6.1 Installing libraries
6.1 Installing libraries#
Estimated time for this notebook: 10 minutes
We’ve seen that there are lots of python libraries. But how do we install them?
The main problem is this: libraries need other libraries
So you can’t just install a library by copying code to the computer: you’ll find yourself wandering down a tree of “dependencies”; libraries needed by libraries needed by the library you want.
This is actually a good thing; it means that people are making use of each others’ code. There’s a real problem in scientific programming, of people who think they’re really clever writing their own twenty-fifth version of the same thing.
So using other people’s libraries is good.
Why don’t we do it more? Because it can often be quite difficult to install other peoples’ libraries!
Python has developed a good tool for avoiding this: pip.
Installing scikit-learn using pip#
On a computer you control, on which you have installed python via Anaconda, you will need to open a terminal
to invoke the library-installer program,
On windows, go to start->all programs->Anaconda->Anaconda Command Prompt
On mac, start terminal.
On linux, open a bash shell.
Into this shell, type:
pip install scikit-learn
The computer will install the package automatically from PyPI.
Now, close the Jupyter notebook if you have it open, and reopen it. Check your new library is installed with:
from sklearn.datasets import load_wine wine = load_wine() X = wine.data y = wine.target feature_names = wine.feature_names
import matplotlib.pyplot as plt plt.figure(figsize=(8, 6)) # Find the column index of two features to plot color_idx = feature_names.index("color_intensity") proline_idx = feature_names.index("proline") # Plot the training points plt.scatter(X[:, color_idx], X[:, proline_idx], c=y, edgecolor="k") plt.xlabel("Color Intensity") plt.ylabel("Proline") plt.xticks(()) plt.yticks(())
That was actually pretty easy, I hope. This is how you’ll install new libraries when you need them.
On mac or linux, you might get a complaint that you need “superuser”, “root”, or “administrator” access. If so type:
pip install --user scikit-learn
and enter your password.
If you get a complaint like: ‘pip is not recognized as an internal or external command’, try the following:
conda install pip(if you are using conda)
or follow the official instructions otherwise
Ask one of the instructors/helpers if you’re having difficulties, or open an issue in the course repo.
Where do these libraries go?#
import numpy numpy.__path__
Your computer will be configured to keep installed Python packages in a particular place.
Python knows where to look for possible library installations in a list of places, called the “PythonPath”. It will try each of these places in turn, until it finds a matching library name.
import sys sys.path
['/home/runner/work/rse-course/rse-course/module06_software_projects', '/opt/hostedtoolcache/Python/3.8.17/x64/lib/python38.zip', '/opt/hostedtoolcache/Python/3.8.17/x64/lib/python3.8', '/opt/hostedtoolcache/Python/3.8.17/x64/lib/python3.8/lib-dynload', '', '/opt/hostedtoolcache/Python/3.8.17/x64/lib/python3.8/site-packages']
Libraries not on PyPI#
Sometimes library code you want to use won’t be available on PyPI. In that case there are a few options:
The library is available on another package index#
For example, some libraries not on PyPI are available with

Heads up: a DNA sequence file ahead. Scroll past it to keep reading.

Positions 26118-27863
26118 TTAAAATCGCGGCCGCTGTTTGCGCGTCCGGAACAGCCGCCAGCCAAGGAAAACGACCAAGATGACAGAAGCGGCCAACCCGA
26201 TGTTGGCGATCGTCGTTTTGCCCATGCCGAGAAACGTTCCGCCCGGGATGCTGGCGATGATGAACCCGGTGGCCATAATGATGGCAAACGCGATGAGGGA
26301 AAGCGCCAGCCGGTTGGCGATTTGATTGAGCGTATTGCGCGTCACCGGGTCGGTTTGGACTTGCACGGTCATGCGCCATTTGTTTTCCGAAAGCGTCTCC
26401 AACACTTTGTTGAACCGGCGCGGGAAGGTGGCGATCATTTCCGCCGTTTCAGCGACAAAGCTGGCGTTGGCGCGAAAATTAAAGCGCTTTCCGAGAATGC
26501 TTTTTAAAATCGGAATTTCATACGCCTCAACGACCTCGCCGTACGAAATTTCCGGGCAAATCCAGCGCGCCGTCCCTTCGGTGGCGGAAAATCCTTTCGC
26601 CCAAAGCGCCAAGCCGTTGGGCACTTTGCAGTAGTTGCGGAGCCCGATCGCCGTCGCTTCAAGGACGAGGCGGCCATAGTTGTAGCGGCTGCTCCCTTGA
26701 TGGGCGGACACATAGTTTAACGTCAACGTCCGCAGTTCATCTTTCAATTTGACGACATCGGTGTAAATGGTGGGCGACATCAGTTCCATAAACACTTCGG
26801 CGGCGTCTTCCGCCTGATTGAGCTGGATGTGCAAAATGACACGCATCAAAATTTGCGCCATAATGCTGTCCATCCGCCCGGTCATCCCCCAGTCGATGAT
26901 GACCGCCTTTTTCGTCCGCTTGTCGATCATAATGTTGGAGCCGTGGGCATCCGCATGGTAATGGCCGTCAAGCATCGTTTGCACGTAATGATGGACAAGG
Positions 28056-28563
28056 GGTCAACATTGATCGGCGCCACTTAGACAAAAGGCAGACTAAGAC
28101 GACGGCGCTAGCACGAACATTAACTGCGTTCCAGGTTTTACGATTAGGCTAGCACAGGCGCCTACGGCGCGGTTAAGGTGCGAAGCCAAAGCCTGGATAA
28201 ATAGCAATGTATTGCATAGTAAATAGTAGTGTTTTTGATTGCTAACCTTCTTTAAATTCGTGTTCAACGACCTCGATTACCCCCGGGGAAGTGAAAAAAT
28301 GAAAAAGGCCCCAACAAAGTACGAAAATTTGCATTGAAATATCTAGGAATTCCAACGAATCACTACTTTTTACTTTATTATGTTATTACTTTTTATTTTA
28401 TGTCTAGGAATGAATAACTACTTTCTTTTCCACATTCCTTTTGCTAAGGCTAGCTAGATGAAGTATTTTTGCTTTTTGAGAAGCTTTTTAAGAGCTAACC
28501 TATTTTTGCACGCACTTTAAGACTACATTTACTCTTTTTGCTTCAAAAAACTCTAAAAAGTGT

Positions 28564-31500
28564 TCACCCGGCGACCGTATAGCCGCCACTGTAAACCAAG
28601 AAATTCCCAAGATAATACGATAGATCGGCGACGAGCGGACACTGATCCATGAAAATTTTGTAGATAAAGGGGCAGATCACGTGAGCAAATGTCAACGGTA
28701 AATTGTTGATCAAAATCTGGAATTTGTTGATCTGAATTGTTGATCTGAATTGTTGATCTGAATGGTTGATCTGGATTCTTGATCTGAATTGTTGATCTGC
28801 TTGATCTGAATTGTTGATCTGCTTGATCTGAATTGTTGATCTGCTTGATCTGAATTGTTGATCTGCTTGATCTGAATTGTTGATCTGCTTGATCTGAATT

conda (see details below).
The library is in a git repo#
If the library is available on GitHub or another service hosting git repos,
pip can install it from the repo instead of PyPI:
pip install git+https://github.com/alan-turing-institute/sktime.git
This could also be an option if you need a development version of a library that hasn’t been released yet.
sktime is also available on PyPI, we just use it as an example here).
Download and install locally#
Sometimes you’ll need to download the source code directly, or to test the installation of a library you’re working on yourself. To do this, download the code, then, in a terminal:
cd <path_to_library_code> # change to the code directory pip install . # install the library at the current path
Installing binary dependencies with conda#
pip is the usual Python tool for installing libraries. But there’s one area of library installation that is still awkward:
some python libraries depend not on other python libraries, but on libraries in C++ or Fortran.
This can cause you to run into difficulties installing some libraries.
Fortunately, Anaconda provide a carefully managed set of scripts for installing lots of these awkward non-python libraries too. You can do this with the
conda command line tool, if you’re using Anaconda.
conda install <whatever>
pip install. This will fetch the python package not from PyPI, but from Anaconda’s distribution for your platform, and manage any non-python dependencies too.
Typically, if you’re using Anaconda, whenever you come across a python package you want, you should check if Anaconda package it first using
conda search (or this list in the documentation). If it is there you can
conda install it, you’ll likely have less problems. But Anaconda doesn’t package everything, so you’ll need to pip install from time to time.
The maintainers of packages may have also provided releases of their software via conda-forge, a community-driven project that provides a collection of packages for the anaconda environment. In such cases you can add conda-forge to your anaconda installation and use search and install as explained above.
Other Distribution tools#
Distribution tools allow one to obtain a working copy of someone else’s package.
Ubuntu and Debian: dpkg for
Redhat and Fedora: rpm for
Mac OS: homebrew
If you’re working in a compiled language like C++ or Fortran, there’s often no language specific repository. You’ll need to write platform installers for as many platforms as you want to support.